PPC vs SEO: 5 Things To Consider
May 15, 2015
Over the years, one of the questions I’ve heard most often from marketers and business owners is “Would PPC or SEO be better for my business?”
It’s a valid question.
While both strategies can provide great ROI, picking the wrong tactic can burn thousands of dollars and set your marketing strategy back by months.
Since you probably can’t afford to throw money away, it’s important to determine which approach best fits your needs and budget.
Every business and market is unique, but fortunately there are some general rules of thumb that seem to hold true for most companies.
Ideally, you’d be able to use both PPC and SEO to full effect, but if your budget isn’t big enough for “ideally,” here are 5 tips on how to decide which approach is best for your business.
1. Clarify Your Goals
Before making any sort of SEO vs PPC decision, it is critical to identify what your goals are for online marketing. In other words, what does a successful online marketing campaign look like to your business?
You’d be surprised how few people have a ready answer to that question.
Many businesses start a marketing campaign simply because they know it’s an important venue for their products and services. However, they haven’t really identified what they are trying to achieve.
If your campaign goals don’t serve your business needs, you might as well give your money away.
The problem with the whole “if you build it, they will come” philosophy is that, yes, SEO or PPC campaigns will bring people to your site. Unfortunately, if traffic to your site isn’t driving business for your company, all you’ve built is a field of dreams.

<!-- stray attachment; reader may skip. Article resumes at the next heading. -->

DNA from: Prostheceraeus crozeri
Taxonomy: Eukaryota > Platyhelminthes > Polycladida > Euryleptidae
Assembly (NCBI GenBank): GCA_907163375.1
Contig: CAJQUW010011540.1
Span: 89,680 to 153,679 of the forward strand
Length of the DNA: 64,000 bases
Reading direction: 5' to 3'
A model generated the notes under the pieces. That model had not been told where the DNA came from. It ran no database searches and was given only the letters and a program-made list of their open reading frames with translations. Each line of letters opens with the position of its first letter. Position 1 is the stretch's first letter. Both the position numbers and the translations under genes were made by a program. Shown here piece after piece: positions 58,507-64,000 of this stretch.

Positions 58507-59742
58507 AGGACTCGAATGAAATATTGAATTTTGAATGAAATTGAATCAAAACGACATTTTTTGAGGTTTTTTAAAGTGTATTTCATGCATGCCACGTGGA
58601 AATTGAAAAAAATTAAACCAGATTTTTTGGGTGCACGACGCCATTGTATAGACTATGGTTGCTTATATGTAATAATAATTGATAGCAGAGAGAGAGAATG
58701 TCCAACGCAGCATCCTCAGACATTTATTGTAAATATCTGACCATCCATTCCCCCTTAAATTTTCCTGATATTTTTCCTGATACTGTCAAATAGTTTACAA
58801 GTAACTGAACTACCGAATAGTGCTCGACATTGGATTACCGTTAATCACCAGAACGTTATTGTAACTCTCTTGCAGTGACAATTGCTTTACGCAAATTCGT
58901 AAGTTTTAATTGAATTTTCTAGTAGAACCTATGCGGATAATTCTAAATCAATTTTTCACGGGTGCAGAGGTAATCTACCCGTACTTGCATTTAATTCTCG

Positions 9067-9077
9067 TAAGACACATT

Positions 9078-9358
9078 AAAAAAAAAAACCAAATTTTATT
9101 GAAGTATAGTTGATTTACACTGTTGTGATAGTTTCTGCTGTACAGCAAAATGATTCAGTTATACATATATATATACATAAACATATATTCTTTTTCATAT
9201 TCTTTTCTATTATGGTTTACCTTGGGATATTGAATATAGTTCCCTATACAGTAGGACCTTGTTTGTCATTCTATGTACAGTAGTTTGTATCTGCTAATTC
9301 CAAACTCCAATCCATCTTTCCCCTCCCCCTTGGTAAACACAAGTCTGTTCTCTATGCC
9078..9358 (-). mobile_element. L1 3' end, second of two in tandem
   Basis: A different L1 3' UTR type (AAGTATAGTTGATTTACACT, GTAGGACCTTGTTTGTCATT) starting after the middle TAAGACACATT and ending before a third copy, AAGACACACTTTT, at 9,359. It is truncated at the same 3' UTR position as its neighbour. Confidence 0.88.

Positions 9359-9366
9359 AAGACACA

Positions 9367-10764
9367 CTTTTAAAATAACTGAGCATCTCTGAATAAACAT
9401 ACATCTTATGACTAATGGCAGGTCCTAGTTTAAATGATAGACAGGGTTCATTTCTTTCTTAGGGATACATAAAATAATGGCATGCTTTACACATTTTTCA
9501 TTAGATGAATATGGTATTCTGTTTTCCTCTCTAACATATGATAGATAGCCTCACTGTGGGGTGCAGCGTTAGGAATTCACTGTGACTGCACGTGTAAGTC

With that in mind, let’s take a look at the top 4 reasons business owners tell me they want to do PPC or SEO marketing:
1. I want to outrank my competitors!
I get it, second place is first loser. However, it’s important to remember that ranking #1 on organic or paid search doesn’t mean your business will improve.
Rank is a component of success, but defining success by rank position is a good way to lose money.
Note, I do strongly recommend using an AdWords campaign to bid on your own branded terms—especially if your competition is already doing so. When done correctly, it costs very little and provides effective brand protection.
2. I want to be #1 for search terms X, Y, and Z!
This is the classic “When you think of fans, think Dan’s” type approach.
It’s great to be the first thing people see or think of when they look for “fans,” but if the competition, search volume and cost of your search terms aren’t right for your business objectives, you might end up putting a lot of time and money into something that does little for your bottom line.
3. I want to get our name out there
Social media is actually a great way to achieve this objective. If exposure is your biggest goal for an online marketing campaign, social media can often provide a great boost at a relatively low cost.
4. I need to increase sales
Ah, here’s a goal that actually links online marketing to a business goal: making money.
The biggest potential issue here is profitability—if the profit margin is too slim to absorb marketing costs, the campaign probably doesn’t make sense.
Ultimately, we’re all in business to make money. So, if you can’t directly link your online marketing goals to improved profits, you’re asking for trouble.
On the other hand, if you know how your goals translate into business success, those same metrics can be a powerful tool for evaluating and refining your marketing efforts.
2. Calculate Your Customer’s LTV
An online marketing campaign is an investment. The hope is that the money you make for your efforts will be more than you spent in the exchange.
Ultimately, the feasibility of PPC or SEO will depend on your industry, market and margins. If you can’t make the profitability equation add up on paper, there’s no way it will work out in real life.